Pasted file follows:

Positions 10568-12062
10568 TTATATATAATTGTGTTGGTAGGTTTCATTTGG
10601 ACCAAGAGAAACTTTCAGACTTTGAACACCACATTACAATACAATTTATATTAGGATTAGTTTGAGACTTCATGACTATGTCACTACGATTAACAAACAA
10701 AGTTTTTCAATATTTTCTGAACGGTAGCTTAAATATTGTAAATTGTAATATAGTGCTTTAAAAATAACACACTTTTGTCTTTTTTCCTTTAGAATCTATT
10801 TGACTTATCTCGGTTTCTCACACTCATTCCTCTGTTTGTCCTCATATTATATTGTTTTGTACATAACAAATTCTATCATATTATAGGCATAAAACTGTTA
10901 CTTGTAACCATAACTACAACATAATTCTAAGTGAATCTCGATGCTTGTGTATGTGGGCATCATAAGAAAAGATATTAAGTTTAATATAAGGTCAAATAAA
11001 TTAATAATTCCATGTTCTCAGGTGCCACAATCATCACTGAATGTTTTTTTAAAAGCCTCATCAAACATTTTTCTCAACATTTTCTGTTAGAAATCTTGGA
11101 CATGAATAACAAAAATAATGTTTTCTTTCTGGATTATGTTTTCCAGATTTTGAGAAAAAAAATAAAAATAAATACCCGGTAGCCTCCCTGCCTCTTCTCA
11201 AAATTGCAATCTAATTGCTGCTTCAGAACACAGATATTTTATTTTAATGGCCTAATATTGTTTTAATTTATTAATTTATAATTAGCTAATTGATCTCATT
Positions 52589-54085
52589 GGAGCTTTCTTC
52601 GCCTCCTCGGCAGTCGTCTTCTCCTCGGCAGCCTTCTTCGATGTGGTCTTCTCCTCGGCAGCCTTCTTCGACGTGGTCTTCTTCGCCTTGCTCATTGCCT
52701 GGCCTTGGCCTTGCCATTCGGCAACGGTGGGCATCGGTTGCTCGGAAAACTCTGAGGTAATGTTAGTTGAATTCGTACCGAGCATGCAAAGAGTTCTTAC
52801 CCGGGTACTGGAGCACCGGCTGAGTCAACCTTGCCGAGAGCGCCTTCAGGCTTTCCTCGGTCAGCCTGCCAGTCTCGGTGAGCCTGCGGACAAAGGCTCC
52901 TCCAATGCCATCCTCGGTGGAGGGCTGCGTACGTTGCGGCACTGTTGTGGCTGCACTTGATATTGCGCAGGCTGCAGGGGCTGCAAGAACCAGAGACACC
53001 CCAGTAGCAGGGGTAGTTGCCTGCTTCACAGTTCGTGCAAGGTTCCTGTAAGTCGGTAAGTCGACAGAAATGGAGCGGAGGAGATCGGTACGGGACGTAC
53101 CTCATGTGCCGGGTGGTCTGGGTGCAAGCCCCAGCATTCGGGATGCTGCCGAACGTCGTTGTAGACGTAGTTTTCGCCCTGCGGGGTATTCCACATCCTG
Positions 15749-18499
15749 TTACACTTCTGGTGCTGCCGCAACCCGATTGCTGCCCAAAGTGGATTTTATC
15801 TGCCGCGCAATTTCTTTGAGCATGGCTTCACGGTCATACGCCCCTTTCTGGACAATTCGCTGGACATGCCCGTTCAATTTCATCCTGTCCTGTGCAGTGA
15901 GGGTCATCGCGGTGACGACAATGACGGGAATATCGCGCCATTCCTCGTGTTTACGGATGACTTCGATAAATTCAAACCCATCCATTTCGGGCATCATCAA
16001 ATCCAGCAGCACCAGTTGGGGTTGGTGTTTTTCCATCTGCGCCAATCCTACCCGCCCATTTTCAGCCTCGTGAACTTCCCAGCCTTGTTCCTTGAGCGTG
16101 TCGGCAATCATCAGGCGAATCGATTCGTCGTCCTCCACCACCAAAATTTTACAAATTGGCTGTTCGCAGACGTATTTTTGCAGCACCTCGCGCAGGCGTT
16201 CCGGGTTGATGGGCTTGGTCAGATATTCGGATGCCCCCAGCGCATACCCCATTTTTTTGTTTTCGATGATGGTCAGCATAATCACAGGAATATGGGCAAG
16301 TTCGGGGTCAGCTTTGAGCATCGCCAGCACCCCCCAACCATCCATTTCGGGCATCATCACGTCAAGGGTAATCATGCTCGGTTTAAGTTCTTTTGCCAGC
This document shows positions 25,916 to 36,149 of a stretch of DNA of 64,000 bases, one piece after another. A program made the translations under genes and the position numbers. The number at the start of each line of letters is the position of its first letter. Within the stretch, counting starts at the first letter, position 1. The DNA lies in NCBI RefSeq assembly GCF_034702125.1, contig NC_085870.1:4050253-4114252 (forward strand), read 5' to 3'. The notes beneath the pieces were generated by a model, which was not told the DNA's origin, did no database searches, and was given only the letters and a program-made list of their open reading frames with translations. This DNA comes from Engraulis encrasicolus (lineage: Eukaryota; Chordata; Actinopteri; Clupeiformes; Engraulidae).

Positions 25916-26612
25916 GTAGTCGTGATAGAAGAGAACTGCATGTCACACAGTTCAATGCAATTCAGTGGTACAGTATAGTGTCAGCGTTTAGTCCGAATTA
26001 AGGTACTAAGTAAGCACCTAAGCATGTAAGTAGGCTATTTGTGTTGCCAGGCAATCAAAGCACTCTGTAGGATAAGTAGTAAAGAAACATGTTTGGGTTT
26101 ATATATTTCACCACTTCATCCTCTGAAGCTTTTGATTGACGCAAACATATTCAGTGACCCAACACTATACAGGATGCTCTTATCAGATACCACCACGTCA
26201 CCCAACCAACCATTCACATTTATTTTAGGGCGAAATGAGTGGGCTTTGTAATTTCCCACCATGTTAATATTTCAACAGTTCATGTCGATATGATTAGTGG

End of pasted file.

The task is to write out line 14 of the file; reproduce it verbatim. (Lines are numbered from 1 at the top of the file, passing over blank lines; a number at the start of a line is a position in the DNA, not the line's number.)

52801 CCGGGTACTGGAGCACCGGCTGAGTCAACCTTGCCGAGAGCGCCTTCAGGCTTTCCTCGGTCAGCCTGCCAGTCTCGGTGAGCCTGCGGACAAAGGCTCC